Ed Wilson, Microsoft Scripting Guy 

Comments (9)

  1. I am anxious to use the powershell v3 on my servers

  2. Walid Toumi says:

    Hi Ed,

    —> it's a great idea

    "where operatingsystem -match 8"

    —-> but if OS is not W8 it dont't work, use  "where {$_.operatingsystem -match 8}" is more secure

    (sorry for my english)

  3. Ed Wilson says:

    @Walid Toumi also keep in mind that simple pattern would also MATCH 2008 AND 2008 R2. Therefore a better pattern is required to match only WIndows 8 … but it all depends on your network what you can get away with using. I am glad you liked the idea … Thanks.

  4. Ed Wilson says:

    @Matheus Kamphorst  yes, PowerShell 3,on the server … the stuff dreams are made of. It is installed by default on WIndows Server 2012. But it will "downlevel" to Windows Server 2008 R2.

  5. Leo Jacob says:

    Hang on a sec, putting "ipconfig /flushdns" and/or "ipconfig /registerdns" in a text file and saving it as a cmd or bat files is more tedious?  Im not exactly clear on what the point is here.  Use an easy command you are used to, or have to learn powershell.  If you have worked in powershell very long you know that based on configuration it isnt always this simple.  Then you have to find out why the script wont run, fix it, test it and do more research.  Whatever happened to K.I.S.S (keep it simple stupid)  

    To be honest, I like powershell, emphasis on LIKE.  I dont love it.  I write in C# and it took me quite a while to learn it and to be honest aside from the cmdlets, powershell isnt much different.  Although more powerful than other languages, it is by far not simpler.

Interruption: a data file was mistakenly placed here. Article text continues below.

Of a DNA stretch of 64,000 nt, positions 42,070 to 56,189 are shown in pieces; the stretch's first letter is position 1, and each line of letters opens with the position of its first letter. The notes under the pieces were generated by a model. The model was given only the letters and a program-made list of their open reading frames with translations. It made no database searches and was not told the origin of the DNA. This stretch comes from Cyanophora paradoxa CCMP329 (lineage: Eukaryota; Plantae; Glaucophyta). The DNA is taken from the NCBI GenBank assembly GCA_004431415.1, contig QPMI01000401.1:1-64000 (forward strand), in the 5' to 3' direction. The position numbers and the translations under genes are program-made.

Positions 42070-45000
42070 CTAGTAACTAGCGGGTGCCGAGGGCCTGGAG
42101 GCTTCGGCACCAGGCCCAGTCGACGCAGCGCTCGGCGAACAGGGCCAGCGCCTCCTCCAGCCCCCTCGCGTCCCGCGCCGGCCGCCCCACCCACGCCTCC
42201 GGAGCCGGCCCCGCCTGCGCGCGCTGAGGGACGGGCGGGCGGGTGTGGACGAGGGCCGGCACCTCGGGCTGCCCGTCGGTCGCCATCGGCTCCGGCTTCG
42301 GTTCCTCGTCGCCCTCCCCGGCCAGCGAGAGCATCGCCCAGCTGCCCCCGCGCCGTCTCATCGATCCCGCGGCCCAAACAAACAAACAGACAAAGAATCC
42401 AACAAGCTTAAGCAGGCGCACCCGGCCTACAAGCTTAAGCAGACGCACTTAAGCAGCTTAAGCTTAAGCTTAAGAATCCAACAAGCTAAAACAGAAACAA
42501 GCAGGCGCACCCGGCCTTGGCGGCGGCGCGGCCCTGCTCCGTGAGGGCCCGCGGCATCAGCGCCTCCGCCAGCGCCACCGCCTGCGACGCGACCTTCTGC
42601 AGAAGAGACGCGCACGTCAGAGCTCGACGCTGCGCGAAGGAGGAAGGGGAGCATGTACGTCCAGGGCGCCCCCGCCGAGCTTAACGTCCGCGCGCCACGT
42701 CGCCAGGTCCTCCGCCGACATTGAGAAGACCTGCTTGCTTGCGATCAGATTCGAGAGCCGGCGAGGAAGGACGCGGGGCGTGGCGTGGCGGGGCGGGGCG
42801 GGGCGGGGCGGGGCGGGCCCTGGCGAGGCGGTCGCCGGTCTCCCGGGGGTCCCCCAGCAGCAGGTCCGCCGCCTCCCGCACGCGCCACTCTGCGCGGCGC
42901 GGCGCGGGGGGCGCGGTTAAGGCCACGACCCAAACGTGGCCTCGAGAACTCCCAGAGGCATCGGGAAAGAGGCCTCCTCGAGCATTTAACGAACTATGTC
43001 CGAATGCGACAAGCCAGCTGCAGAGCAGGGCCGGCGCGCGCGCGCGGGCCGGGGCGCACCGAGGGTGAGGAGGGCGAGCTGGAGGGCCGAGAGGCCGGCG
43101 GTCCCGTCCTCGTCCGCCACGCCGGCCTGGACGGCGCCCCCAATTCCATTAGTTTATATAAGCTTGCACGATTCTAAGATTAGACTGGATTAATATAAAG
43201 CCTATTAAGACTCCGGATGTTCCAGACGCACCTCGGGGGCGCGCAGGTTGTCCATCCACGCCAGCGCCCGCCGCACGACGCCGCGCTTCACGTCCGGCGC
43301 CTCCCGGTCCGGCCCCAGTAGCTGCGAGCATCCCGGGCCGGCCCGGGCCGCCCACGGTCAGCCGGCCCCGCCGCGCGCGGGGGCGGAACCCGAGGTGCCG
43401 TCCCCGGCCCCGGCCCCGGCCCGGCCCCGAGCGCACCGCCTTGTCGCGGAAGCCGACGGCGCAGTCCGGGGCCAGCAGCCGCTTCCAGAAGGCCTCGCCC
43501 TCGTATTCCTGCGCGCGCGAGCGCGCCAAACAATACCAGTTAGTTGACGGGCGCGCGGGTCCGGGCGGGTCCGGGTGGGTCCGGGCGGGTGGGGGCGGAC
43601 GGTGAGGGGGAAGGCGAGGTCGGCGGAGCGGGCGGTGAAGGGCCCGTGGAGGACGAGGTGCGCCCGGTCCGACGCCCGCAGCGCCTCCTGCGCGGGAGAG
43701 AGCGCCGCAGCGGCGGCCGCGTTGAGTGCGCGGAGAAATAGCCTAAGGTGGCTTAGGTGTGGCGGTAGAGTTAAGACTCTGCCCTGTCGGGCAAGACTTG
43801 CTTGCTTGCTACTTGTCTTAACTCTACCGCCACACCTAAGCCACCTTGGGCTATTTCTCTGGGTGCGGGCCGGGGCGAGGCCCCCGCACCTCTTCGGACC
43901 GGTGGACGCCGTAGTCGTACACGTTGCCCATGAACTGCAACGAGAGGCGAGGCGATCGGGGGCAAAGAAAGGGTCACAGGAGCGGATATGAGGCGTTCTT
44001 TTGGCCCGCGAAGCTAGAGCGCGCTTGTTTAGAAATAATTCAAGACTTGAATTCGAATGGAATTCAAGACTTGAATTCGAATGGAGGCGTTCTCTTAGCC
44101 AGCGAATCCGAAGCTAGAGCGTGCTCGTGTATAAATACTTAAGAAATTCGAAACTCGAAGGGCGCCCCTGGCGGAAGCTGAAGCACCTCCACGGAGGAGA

I see where this script would be beneficial to admins though, I would prefer to use a good old batch instead, but Powershell over VBS anyday

  6. dnsclient on windows 7 says:

    I've looked quite a bit and can't find a reference to how to get the dnsclient module on windows 7. I'm using powershell 3 – is there a reason I wouldn't be able to use the dnsclient module without having to upgrade (if you can call it that) to windows 8?

  7. JV says:

    Tis works anywher on all current versions of WIndows:

    ipconfig /flushdns

    The DNS module is not avaliable before Win8/2012

  8. Not available in Windows 7 says:

    To make it clear, unless you are on Windows 8, or Server 2012, this is not available to you, regardless of what version of PowerShell you are running.

  9. Ed we would like a complete answer says:

    In a world with several flavors of MS OS’s operating in conjunction on networks, it would have been nice to have "BOTH" a W7 and a W8/2008/2012 Version of this script.

    We use this to "swap" to our DR site during our DR exercises. I use the quest activeroles – if you don’t have them use get-adcomputer for the $machines variable.

    $Creds = Get-Crediential
    $Machines = Get-QADComputer -DontUseDefaultIncludedProperties -IncludedProperties Name

    foreach ($Machine in $Machines)
    $FlushSession = New-PSSession -ComputerName $ -Authentication Default -Credential $Creds

    Invoke-Command -Session $Flushsession -ScriptBlock {ipconfig /flushdns}

    $RegSession = New-PSSession -ComputerName $ -Authentication Default -Credential $Creds

    Invoke-Command -Session $Regsession -ScriptBlock {ipconfig /flushdns}